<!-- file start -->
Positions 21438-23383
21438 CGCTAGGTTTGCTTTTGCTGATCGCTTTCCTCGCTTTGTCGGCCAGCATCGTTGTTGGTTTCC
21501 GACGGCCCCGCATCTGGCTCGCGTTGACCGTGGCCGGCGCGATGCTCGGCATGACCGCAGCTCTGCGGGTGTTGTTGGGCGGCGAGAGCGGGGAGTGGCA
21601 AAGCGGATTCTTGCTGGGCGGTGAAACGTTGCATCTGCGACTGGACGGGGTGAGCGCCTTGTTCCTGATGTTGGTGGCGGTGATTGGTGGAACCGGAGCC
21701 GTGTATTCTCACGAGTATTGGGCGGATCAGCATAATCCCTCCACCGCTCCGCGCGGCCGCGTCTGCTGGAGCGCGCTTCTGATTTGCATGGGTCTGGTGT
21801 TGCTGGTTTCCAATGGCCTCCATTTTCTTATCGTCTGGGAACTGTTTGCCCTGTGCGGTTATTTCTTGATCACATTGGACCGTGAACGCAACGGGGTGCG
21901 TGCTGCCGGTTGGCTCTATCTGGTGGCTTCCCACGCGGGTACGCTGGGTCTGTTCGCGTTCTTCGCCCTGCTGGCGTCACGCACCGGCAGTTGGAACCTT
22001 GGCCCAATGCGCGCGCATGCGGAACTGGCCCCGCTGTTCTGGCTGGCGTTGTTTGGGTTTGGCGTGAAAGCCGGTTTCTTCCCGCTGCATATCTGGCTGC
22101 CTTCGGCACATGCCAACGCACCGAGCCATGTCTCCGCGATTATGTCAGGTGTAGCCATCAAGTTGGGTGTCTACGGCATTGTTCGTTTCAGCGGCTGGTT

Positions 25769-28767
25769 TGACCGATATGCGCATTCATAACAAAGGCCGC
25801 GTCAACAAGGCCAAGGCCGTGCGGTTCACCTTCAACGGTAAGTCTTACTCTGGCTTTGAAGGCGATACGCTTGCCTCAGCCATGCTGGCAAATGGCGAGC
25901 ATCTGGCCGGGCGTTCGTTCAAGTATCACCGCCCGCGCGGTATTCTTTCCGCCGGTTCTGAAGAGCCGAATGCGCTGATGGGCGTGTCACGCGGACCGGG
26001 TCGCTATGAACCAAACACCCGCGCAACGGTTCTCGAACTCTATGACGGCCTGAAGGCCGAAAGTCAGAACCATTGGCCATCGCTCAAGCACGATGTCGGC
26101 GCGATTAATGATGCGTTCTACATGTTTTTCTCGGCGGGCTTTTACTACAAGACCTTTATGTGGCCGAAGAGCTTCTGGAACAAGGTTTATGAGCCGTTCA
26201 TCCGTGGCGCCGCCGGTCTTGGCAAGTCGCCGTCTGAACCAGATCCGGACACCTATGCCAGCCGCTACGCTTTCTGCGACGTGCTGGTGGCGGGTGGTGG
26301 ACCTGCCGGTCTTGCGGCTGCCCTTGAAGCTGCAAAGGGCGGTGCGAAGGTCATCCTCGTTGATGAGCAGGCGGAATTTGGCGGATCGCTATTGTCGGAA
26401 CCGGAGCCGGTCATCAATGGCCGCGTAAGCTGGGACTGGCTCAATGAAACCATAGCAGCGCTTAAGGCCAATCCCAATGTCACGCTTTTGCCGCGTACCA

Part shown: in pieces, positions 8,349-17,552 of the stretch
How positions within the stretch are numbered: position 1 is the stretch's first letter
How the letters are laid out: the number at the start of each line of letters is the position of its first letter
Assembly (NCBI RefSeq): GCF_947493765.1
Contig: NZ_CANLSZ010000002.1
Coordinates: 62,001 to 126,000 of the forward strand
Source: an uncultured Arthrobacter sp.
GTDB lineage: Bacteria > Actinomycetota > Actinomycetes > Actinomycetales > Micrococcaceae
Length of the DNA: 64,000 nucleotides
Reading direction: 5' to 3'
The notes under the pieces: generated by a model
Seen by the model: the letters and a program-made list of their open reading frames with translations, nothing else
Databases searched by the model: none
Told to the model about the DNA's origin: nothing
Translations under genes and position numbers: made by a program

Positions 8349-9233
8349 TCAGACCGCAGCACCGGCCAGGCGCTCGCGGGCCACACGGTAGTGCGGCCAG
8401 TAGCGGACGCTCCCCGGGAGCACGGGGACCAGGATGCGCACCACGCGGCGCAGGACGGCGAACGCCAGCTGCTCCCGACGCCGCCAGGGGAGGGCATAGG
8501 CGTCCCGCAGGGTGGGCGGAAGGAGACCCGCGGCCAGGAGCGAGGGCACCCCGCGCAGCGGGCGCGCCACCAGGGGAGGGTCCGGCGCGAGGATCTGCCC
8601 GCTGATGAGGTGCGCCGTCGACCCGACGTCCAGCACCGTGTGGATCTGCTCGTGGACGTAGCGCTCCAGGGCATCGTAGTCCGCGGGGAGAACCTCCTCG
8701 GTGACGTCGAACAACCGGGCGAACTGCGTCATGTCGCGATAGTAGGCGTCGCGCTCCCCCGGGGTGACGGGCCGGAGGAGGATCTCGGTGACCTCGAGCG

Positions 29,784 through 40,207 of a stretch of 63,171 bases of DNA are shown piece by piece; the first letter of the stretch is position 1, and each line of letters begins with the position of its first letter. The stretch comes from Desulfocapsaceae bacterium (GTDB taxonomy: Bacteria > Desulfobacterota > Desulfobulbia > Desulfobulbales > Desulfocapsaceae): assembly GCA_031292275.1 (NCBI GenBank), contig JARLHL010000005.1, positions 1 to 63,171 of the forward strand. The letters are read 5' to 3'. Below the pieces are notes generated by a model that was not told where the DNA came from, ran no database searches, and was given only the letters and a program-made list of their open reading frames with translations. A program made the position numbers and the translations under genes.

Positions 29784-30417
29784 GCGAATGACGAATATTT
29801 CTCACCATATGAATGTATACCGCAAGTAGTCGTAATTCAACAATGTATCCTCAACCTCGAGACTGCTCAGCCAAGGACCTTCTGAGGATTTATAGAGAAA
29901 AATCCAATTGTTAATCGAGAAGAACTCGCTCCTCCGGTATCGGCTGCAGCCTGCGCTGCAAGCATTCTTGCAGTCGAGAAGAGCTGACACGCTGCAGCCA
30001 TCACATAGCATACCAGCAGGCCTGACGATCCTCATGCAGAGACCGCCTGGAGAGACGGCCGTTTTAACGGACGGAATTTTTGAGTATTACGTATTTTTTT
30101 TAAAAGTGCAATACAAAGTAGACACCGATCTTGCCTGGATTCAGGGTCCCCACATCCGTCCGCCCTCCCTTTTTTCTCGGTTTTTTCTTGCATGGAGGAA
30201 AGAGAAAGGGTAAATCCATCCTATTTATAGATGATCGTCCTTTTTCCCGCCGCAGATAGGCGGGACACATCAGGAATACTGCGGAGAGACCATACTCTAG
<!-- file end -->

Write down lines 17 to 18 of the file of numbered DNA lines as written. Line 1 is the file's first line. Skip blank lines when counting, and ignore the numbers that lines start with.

26301 ACCTGCCGGTCTTGCGGCTGCCCTTGAAGCTGCAAAGGGCGGTGCGAAGGTCATCCTCGTTGATGAGCAGGCGGAATTTGGCGGATCGCTATTGTCGGAA
26401 CCGGAGCCGGTCATCAATGGCCGCGTAAGCTGGGACTGGCTCAATGAAACCATAGCAGCGCTTAAGGCCAATCCCAATGTCACGCTTTTGCCGCGTACCA